Supreme Court Declines Gay Adoption Case

In February 2010, a federal appeals court upheld a December 2008 ruling by U.S. District Court judge Jay Zainey ordering the state of Louisiana to list both names of adopted gay parents, Oren Adar and Mickey Ray Smith, on their son's birth certificate. Their son was born in Louisiana but they adopted him in New York. The couple now lives in Orlando, and their case was overturned in April.

Louisiana In July, Lambda Legal asked the Supreme Court to take on the case.

The Court has declined:

The court said Tuesday it won’t review a federal appeals court ruling against the adoptive parents. The appeals court ruled that the Louisiana registrar’s insistence that only one father’s name can go on the certificate does not violate the child’s right to equal protection under the law or deny legal recognition of the adoption by both men. The adoption occurred in New York, which allows same-sex couples to adopt.


  1. Mike8787 says

    I find it baffling that they didn’t grant cert here — and not on the gay issue (the court regularly avoids gay cases because — surprise, surprise — they’re extremely controversial). Louisiana’s refusal to honor a legal adoption from New York is a clear violation of the full faith & credit clause, and I would think SCOTUS would be eager to lay down the law here – especially since the lower courts’ holdings are so baffling in their absurd and discriminatory interpretation of the constitution.

  2. Craig says

    MIKE8787, It is worse than just the 5th Circuit saying that Full Faith & Credit doesn’t require Louisiana to issue a new birth certificate 9though they claim the state “recognized” the adoption as valid, but the 5th Circuit ruling also limited 42 U.S.C. §1983 (a federal law authorizing people to sue public officials who violate their rights) in a way that is rather unprecedented given the Supreme Court’s expansive interpretation of the statute. The couple should now go back to court and press their equal protection claims, which the 5th Circuit ordered dismissed without the district court ever ruling upon them, otherwise this child’s parents will for the rest of the child’s childhood have to carry around their New York adoption decree and other documents to establish their legal paternity and relationship to the child.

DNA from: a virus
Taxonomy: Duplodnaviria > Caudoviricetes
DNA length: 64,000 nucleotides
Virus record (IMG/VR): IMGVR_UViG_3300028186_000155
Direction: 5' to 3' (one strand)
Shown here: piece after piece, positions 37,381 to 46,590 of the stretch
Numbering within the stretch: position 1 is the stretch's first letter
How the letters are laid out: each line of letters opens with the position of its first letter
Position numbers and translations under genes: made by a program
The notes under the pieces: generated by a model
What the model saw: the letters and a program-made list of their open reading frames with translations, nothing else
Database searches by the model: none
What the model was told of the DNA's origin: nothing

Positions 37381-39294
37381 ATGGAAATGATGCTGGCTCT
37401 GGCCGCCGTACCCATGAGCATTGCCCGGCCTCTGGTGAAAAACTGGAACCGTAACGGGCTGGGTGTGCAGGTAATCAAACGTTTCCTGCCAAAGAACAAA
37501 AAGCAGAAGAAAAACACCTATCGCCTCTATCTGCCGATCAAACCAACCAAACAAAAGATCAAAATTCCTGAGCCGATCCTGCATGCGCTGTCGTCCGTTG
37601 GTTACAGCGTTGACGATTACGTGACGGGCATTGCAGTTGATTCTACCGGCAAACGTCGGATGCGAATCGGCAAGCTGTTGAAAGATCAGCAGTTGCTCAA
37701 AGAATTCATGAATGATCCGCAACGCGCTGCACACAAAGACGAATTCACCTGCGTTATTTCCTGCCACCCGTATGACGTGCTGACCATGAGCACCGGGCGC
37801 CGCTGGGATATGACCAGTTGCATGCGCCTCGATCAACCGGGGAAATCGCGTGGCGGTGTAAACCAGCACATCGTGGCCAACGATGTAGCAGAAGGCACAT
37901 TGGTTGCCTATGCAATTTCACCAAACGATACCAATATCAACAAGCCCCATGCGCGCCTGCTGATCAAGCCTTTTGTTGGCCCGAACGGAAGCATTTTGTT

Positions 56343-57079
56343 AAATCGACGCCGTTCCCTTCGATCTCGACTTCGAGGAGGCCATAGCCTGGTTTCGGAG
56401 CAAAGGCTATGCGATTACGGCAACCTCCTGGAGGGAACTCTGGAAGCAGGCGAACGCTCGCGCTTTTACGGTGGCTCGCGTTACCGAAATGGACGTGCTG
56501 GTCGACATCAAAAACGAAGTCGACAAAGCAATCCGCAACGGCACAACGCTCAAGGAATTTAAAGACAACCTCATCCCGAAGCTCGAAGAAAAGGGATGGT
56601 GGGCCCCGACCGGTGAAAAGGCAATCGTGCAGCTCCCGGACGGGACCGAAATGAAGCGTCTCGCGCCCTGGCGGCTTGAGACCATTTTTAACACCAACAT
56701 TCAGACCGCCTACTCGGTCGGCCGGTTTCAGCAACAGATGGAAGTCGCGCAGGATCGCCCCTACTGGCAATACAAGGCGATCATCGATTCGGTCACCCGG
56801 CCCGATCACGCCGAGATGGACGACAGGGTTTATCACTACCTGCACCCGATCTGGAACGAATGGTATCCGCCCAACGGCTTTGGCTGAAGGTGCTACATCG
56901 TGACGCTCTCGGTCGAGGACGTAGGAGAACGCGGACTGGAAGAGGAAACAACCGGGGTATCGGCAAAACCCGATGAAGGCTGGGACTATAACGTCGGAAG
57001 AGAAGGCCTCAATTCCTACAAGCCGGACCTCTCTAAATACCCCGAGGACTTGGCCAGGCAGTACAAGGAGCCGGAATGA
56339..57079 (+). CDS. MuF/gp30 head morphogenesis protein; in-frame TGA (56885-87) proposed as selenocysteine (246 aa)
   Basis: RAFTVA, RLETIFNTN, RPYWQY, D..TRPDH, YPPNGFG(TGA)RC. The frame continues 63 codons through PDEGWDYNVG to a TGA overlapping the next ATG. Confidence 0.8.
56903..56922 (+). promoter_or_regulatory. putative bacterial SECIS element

3. Ted B. (Charging Rhino) says

    If the adoption was in New York, why doesn’t the State of New York issue the amended birth certificate?

    The Full Faith and Credit clause can’t actively-force another state to violate it’s own laws. Just that it’s required to recognize the closest LEGAL-equivalent within it’s own laws.

  4. Boone says

    I’m confused…the US District Court judge ordered Louisiana to put both names on the birth certificate and the Federal Appeals Court upheld that decision. Who overturned it???

  5. Randy says

    Birth certificates, to nobody’s surprise, should be about birth. Frankly, no father’s name (except the pregnant man) belongs on it.

    The only information that really belongs on a birth certificate are the child, the person who bore the child, and any doctor or midwife who helped deliver the child.

    What is needed in this case is a certificate showing parents, not birth.

    New York’s error should not become Louisiana or Florida’s error. Rather, all three states should be required to issue a document that actually serves the need.

  6. VEERS says

    @Boone: the ruling was upheld by a 3 judge panel at the 5th Circuit. I’m assuming Louisiana appealed their decision to the full 5th Circuit which overturned the opinion of the smaller panel of judges.

Leave A Reply